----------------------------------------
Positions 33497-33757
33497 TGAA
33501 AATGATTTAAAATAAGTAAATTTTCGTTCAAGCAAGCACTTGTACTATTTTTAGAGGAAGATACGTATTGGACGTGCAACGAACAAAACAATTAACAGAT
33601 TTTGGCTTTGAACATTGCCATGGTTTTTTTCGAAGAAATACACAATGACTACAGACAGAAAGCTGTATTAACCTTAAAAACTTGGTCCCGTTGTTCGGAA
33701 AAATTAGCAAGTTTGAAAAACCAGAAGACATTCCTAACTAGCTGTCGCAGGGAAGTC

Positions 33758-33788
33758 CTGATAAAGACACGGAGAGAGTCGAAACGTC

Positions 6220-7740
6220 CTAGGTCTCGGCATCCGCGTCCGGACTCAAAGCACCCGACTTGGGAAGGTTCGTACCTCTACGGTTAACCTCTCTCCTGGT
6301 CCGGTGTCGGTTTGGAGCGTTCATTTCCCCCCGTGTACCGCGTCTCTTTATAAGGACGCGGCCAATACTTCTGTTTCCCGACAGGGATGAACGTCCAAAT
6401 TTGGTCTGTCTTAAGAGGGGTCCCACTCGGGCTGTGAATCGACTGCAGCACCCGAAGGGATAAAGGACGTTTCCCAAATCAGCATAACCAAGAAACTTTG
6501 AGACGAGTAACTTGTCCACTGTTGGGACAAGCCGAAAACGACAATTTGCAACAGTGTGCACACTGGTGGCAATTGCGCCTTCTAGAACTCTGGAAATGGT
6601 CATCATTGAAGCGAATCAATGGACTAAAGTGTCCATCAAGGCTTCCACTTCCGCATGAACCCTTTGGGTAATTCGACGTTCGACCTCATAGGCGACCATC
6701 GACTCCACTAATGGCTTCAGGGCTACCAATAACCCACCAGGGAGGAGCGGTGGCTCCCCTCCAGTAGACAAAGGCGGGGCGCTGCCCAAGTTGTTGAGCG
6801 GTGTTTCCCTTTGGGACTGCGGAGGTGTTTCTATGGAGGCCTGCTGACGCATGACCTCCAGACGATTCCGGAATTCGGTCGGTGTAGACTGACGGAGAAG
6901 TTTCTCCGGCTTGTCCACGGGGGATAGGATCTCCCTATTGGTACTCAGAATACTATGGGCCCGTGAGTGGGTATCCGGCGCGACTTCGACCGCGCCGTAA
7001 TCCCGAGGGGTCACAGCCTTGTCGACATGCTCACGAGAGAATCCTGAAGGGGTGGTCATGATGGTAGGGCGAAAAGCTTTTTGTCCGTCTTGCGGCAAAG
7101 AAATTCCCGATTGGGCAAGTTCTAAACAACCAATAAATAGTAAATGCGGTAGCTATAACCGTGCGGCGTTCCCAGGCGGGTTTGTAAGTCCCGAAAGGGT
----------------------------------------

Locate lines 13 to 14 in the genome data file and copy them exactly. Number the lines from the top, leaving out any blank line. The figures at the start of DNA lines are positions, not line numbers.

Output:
6601 CATCATTGAAGCGAATCAATGGACTAAAGTGTCCATCAAGGCTTCCACTTCCGCATGAACCCTTTGGGTAATTCGACGTTCGACCTCATAGGCGACCATC
6701 GACTCCACTAATGGCTTCAGGGCTACCAATAACCCACCAGGGAGGAGCGGTGGCTCCCCTCCAGTAGACAAAGGCGGGGCGCTGCCCAAGTTGTTGAGCG